Dr. Amber Luong Delivers the 40th Annual Ogura Lectureship

June 12, 2023

Amber Luong, MD, PhDAmber Luong, MD, PhD, professor and vice chair for academic affairs in the Department of Otorhinolaryngology at McGovern Medical School at UTHealth Houston, was the invited guest speaker at the 40th Annual Ogura Lectureship and Resident Research Day held in June 2022 at Washington University School of Medicine in St. Louis. Dr. Luong delivered two addresses: “Revisiting the Role of Fungi in CRS: Lessons Learned from Allergic Fungal Rhinosinusitis” and “An Immigrant’s Story on Forging a Rewarding Career.”

A physician-scientist, Dr. Luong has a strong interest in the pathophysiology of chronic rhinosinusitis (CRS) as a model for studying immune dysregulation of the paranasal sinuses. She has zeroed in on allergic fungal rhinosinusitis (AFRS), which accounts for about 7 to 12% of all surgical rhinosinusitis cases, to identify unique features triggered by fungi that can be extrapolated to other CRS patients. Current AFRS management primarily consists of endoscopic sinus surgery and medical therapy with perioperative systemic corticosteroids and long-term intranasal steroid use directed at suppressing intranasal inflammation.

“There appears to be a deficiency in antifungal activity in patients with AFRS, leading to an accumulation of fungus in the sinus cavity,” she says. “We suspect that some regulatory pathways, specifically the IL-17-positive and IL-22-positive T cells, may not differentiate properly in patients with AFRS. These cells help stimulate the production of antimicrobial peptides. Our lab is starting to hone in on these precise pathways, which we hope will help us identify novel treatment options.”

Born in Vietnam, Dr. Luong was three in April 1975 when her family left the country the day before the fall of Saigon. She went on to receive her MD/PhD through the National Institutes of Health-funded Medical Scientist Training Program and has received multiple grants from the NIH, The Triological Society, the American Academy of Otolaryngic Allergy, and the American Rhinologic Society. She has published more than 120 peer-reviewed articles in various journals including the American Journal of Respiratory and Critical Care, Journal of Allergy and Clinical Immunology, Science, and the International Forum of Allergy and Rhinology. In addition to her basic science research, she is actively engaged in a number of international industry-funded clinical trials that directly stem from her interest in the relationship of chronic inflammation between the sinuses and lungs and innovative management of chronic sinus disease. Both her basic science and translational research complement her clinical interest in the medical and surgical management of chronic sinus disease.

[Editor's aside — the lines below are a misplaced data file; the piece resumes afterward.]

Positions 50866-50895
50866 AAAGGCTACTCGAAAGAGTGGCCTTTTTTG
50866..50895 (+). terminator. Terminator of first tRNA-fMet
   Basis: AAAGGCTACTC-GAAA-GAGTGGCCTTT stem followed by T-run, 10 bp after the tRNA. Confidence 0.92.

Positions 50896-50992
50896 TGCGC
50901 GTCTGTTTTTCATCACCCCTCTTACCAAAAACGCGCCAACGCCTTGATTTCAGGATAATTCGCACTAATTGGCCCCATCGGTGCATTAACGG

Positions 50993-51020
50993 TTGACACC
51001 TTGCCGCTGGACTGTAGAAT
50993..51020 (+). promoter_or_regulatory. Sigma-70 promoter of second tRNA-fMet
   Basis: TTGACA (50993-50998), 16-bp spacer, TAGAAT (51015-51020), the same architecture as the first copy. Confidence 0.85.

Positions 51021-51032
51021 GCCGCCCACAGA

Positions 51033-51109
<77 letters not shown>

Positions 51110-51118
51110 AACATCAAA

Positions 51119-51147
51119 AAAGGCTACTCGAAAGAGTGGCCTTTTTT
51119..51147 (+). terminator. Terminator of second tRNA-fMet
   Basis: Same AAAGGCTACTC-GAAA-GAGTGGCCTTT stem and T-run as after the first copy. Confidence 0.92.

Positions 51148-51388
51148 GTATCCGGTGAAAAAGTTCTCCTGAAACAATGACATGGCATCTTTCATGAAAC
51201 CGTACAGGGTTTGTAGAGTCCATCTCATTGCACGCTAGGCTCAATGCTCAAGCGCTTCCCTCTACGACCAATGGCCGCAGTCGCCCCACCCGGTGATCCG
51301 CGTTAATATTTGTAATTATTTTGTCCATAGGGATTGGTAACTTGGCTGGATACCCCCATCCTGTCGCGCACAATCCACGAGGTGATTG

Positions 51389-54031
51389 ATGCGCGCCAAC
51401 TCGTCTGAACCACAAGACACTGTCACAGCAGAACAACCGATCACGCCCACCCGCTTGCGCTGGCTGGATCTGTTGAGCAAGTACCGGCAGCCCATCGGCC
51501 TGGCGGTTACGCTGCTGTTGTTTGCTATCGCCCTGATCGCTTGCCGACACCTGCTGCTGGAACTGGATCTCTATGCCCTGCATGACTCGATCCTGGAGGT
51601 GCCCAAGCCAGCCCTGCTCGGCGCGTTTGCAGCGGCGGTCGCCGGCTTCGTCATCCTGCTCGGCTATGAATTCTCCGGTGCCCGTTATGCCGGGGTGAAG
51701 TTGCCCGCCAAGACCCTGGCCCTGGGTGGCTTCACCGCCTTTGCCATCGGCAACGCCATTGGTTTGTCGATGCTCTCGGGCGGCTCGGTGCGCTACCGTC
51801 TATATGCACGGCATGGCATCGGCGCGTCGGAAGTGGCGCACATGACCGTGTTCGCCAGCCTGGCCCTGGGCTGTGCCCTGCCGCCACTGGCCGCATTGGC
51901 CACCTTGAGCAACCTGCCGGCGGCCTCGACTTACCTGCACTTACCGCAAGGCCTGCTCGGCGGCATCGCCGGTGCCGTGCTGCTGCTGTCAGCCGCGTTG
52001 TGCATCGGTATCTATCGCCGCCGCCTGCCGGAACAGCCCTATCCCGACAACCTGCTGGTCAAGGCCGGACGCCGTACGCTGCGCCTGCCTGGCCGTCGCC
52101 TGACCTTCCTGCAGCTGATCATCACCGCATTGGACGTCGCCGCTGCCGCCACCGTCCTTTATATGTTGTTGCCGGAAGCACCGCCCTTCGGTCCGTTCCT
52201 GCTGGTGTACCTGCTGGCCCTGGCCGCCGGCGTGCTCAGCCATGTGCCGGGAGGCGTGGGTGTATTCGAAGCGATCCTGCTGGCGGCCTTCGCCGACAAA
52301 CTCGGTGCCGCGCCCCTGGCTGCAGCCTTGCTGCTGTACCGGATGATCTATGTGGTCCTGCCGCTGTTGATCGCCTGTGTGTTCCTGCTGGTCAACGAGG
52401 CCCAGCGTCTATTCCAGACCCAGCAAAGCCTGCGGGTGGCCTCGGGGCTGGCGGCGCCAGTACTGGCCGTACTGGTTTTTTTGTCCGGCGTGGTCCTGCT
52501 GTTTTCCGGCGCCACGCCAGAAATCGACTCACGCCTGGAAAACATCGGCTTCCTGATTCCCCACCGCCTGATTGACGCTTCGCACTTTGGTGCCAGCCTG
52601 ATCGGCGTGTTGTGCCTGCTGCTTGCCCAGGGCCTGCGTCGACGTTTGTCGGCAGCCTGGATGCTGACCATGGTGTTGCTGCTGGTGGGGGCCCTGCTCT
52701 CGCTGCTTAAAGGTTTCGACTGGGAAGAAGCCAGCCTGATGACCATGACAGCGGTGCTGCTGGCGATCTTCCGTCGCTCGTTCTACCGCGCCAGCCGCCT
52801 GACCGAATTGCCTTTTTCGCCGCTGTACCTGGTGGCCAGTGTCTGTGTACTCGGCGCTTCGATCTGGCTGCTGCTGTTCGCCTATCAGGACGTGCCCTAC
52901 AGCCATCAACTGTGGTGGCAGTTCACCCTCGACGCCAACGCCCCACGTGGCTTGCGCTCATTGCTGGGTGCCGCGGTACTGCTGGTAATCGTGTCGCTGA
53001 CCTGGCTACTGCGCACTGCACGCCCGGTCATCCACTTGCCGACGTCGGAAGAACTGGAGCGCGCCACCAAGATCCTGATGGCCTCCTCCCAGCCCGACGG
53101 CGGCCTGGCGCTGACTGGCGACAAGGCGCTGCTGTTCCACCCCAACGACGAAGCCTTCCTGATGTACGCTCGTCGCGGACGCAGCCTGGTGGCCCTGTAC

“Growing up, our parents reminded my brother and me that we had been given a second chance after escaping the war,” she says. “In Vietnam the future looked bleak. As a young couple fortunate enough to leave with their children, my parents emphasized education and making contributions to society.”

The Ogura Lectureship is held annually in honor of Joseph H. Ogura, MD, a member of the Washington University School of Medicine faculty from 1948 to 1982, where he served as Lindburg Professor and head of the Department of Otolaryngology and otolaryngologist-in-chief at the medical school. He was a member of 30 professional societies and held presidencies in the American Society of Head & Neck Surgery, the American Laryngeal Society, and The Triological Society. The endowment for the Ogura Lectureship was established in 1982 in his honor. The Resident Research Day was added to the program in 1986 in appreciation of the research accomplishments of these outstanding women and men.

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